The key to short rows in anchoring your working yarn. If you do not anchor, you end up with a little hole where you've basically created a hard edge where there shouldn't be one. You anchor the yarn by doing a wrap and turn (w+t): knit the desired number of stitches, slip the next stitch with yarn in back,bring yarn to front and turn the work (yarn is in back again after turning), slip that stitch again, then knit to the end of the row. Basically, you've wrapped the working yarn around an extra stitch to anchor the yarn to the fabric and avoid creating a hard edge.

The real confusion about short rows comes from what to do with that wrap when you next encounter it. Techknitter gives a nice run down of several options of what to do at this point, so I advise you to head over there for the best explanation. For the purpose of this blog post, I'll highlight what I do with wraps in garter stitch: I simply ignore them. The wraps look like purl bumps and blend seamlessly into the fabric.

If you want to learn short rows for the first time, I advise you to start in garter stitch, so you don't have to worry about hiding the wraps. I recommend making a pair of Garter Stitch Mitts (that's the pair I just finished, above), which is a cute free pattern that uses wrap and turns to do most of the shaping. Once you feel comfortable with the 'wrap and turns', it won't be any problem to tackle other short row methods that hide the wraps in fabrics like stockinette.

Tuesday, September 27, 2011

Rarely Worn Sweaters

I cleaned out my closet a few weeks ago and sent a bunch of clothes I don't wear to the local charity shop. I was very thorough with this process, sorting through my shoes, sweaters, and books as well as my clothing. This lead me to the dilemma of what to do with the handknit sweaters that I never wear.

My pile of rarely worn handknit sweaters is embarrassingly large. While I love all of these knits, their main problem is that they're not very flattering styles for my figure. After consulting with some friends on Ravelry, I've decided that these sweaters should be frogged and reknit into things that I will actually wear and enjoy. While my plans for all this yarn are not yet formed, I do think that my February Lady sweater is destined to become a stylish Beatnik sweater.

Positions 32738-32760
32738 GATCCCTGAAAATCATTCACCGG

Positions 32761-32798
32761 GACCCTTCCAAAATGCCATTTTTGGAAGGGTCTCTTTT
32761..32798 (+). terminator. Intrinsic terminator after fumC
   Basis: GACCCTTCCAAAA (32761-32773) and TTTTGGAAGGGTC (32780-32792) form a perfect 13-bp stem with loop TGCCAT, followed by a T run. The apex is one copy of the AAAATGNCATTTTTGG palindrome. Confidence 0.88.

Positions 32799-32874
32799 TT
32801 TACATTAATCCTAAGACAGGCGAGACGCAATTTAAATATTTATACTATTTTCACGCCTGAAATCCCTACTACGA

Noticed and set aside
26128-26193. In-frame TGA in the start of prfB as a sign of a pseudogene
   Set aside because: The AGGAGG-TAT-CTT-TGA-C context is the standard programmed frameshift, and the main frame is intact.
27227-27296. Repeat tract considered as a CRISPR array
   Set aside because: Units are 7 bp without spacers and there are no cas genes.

In addition to sending some sweaters to the frog pond, I've also set my Coraline sweater aside for some much-needed alterations; I will be lengthening the sleeves and moving the closure to a more flattering location. Thank goodness I knit the sleeves from the top down, so this won't be a terribly difficult process.

I hope to avoid this rarely-worn-sweater problem in the future by being more careful about the sweater patterns I choose to knit.

Tuesday, September 20, 2011

Falling Back in Love

In June, I wrote a blog post about how my desire to knit diminished after I defended my PhD and started a more regular job. At the time, I was happy enough to have time to read for pleasure and generally enjoy life after grad school to worry about my knitting. The ironic thing is that since I started my new grad program at the beginning of September, my desire to knit has gone back up!

Perhaps it's because my time is now much in demand that I force myself to carve out 20 minutes a day for pleasurable things like knitting. Either way, I'm proud to have knocked out this Snapdragon Tam in under two weeks. Even though it's not as slouchy as I would have liked, it at least proves that the knitting mojo has returned!

Also fueling my returned desire to craft is my recent acquisition of a Bosworth spindle. After hearing so many people rave about these spindles, I was not disappointed when I finally spun on one. I'm looking forward to putting a lot of yardage on this spindle to really get a feel for how it performs. I may be busy, but at least there are plenty of exciting things happening on the crafting-to-keep-me-sane front.

Tuesday, September 13, 2011

Wisconsin Sheep & Wool 2011